The Chipko Movements: 1970s’ Tree Huggers in the Himalayas
Although the incredible tale of the Khejarli massacre was one of the earliest accounts of martyrdom by way of “tree hugging,” it is actually the Chipko movement that is mostly associated with the term. In total, between 1972 and 1979, over 150 Uttarkandi villages practiced Chipko movements to stop industrial loggers from felling massive forest tracts.
This movement initially began in the Himalayas by a former clerk turned social justice advocated named Chandi Prasad Bhatt. His contribution was his use of the term “Chipko,” which in Hindi meant “to hug, or cling.” The term later became synonymous with Gandhi’s satyagraha or “non-violent resistance” strategy. Although their movement was far more contemporary, the Chipko tree huggers were greatly inspired by the Khejarli massacre 300 years earlier.
The events leading to the Chipko protests were stirred by a turbulent history going back as far as the 19th-century British Colonialism. As scholar Livia Gershon mentions, during this period in Indian history, the British prized Himalayan land for growing tea bushes, a lucrative industry.
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To create arable land for the tea plantations, much of Uttarkand’s forests had to be cleared. Although the British did implement forest conservation policies, their efforts were to protect regions that carried no soil potential for creating tea plantations. Additionally, the British conservation policies restricted the rights of local villagers to use any of the trees they depended on.
Although Britain withdrew from India in 1947, its Western ways of thinking remained within India’s new government, especially in the area of industrial policy.
International logging continued in the region leading to environmental disasters relating to erosion, flooding, and droughts . Logging in the Uttarakhand region reached its apex in the 1970’s when the results of unchecked deforestation were responsible for severe monsoon floods that took the lives of 200 people in the region.
Chandi Prasad Bhatt’s organization Dasholi Gram Swarajya Mandal (DGSM) is credited for forming the Chipko protest movement in 1973. (Tikeswar1111 / CC BY-SA 4.0 )
The human-caused natural disaster got much-needed attention from Chandi Prasad Bhatt’s organization Dasholi Gram Swarajya Mandal (DGSM), which is credited for forming the Chipko protest movement in 1973. The first protests began in the upper Alaknanda Valley village of Mandal because villagers were denied access to use the small local trees for personal use in making farming tools. Bhatt’s (DGSM) aided in appealing the heavy laws so that the local villagers could use their own trees. Their claims were denied, yet further permits were given to industrial loggers to continue massive deforestation .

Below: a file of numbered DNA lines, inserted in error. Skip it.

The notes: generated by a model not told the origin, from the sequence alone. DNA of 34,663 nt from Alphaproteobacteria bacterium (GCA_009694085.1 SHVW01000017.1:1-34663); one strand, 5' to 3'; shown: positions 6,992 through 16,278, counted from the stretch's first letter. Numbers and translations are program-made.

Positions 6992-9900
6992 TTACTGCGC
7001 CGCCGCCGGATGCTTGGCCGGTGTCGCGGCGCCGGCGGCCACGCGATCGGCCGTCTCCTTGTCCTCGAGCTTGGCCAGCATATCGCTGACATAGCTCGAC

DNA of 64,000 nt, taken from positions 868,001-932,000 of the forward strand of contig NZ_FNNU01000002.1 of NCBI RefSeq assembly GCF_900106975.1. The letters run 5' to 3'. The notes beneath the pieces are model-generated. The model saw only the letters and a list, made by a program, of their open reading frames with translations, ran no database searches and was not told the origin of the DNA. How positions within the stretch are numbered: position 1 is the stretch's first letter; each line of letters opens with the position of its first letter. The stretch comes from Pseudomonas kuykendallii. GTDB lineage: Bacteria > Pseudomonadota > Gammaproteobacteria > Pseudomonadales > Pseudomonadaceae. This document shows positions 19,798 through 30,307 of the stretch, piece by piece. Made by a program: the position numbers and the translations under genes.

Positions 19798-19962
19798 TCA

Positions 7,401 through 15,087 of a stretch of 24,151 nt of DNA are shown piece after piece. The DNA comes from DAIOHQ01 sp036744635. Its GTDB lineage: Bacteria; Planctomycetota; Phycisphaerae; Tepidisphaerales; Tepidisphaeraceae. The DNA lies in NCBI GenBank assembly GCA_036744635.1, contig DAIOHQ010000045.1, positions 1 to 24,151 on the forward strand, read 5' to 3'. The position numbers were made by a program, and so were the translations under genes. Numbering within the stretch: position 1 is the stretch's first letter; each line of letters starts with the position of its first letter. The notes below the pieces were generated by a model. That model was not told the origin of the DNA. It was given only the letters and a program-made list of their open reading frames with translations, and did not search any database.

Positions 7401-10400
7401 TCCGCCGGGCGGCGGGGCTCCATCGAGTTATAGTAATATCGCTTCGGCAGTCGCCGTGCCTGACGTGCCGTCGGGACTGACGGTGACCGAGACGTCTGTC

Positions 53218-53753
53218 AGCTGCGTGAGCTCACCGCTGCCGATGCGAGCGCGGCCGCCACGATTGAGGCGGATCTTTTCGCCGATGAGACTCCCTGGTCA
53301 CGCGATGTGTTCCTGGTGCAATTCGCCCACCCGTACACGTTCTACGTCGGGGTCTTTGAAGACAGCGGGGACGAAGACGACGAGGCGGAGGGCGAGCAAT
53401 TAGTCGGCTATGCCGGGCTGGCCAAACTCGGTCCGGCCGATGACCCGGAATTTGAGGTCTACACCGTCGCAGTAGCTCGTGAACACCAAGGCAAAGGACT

In response to government corruption in favor of logging companies, Bhatt and several women villagers led a Chipko protest to prevent loggers from cutting down trees in the region. Inspired by the Khejarli massacre hundreds of years before, the villagers clung fiercely to the trees about to be chopped down.
This Mandal protest lasted for several days, and inevitably the government gave in and canceled all industrial logging permits in the region. This non-violent protest, now termed the Chipko strategy, spread through all of Uttarakhand, influencing many other villagers to take up environmental activism to help their people survive.
Due to the success of the Chipko movement in Mandal, the next famous protest occurred in 1974 in the village of Reni in the Uttar Pradesh region . In this instance, the protests gained much notoriety because of Gaura Devi. She organized all the women of her village to wrap themselves around 2000 trees scheduled to be felled. Like the results of the Mandal protests, the protests in Reni were successful.
As further protests occurred in the region, the Chipko movements successfully brought awareness to a larger Indian and international audience, which ultimately led to a 15-year ban on commercial logging in the Uttarkhand Himalaya region.
A 21st-century tree hugger in Austin, Texas. Today, the term tree hugging means more than just hugging trees. It also means valuing trees for what they give human societies. ( Austin Area Tree Huggers’ Happy Hour )
Tree Huggers and Tree Hugging in the 21st Century
Although “tree huggers” are associated with beautiful skinny western youths fighting for progressive environmentalism, Estrada believes this popular image creates a large social dilemma. The image creates a massive underrepresentation of movements performed by people of color. Estrada worries that this continued stereotype of blonde Western tree huggers will further another stereotype. Namely that non-Western people are not as active in environmentalism as they should be.
Environmentalists like Estrada believe in bringing awareness to non-Western peoples worldwide who continue to fight for environmental rights. This awareness is a way to allow a more diverse representation of environmentalism for an international audience.
One true-and-tried method is to begin by honoring the past, starting with the Khejarli massacre. The study and dissemination of significant historical movements of the past that have been largely ignored due to cultural and racial bias is essential today.
From discussing past influences that inspire current movements, women-led non-violent environmental activism will gain greater global attention, especially for movements currently happening in India, Africa, and Latin America.
Top image: Tree huggers are both a current form of environmental activism and one that has been used effectively in the past in places like India. Source: Carolina Hoyos Lievano / World Bank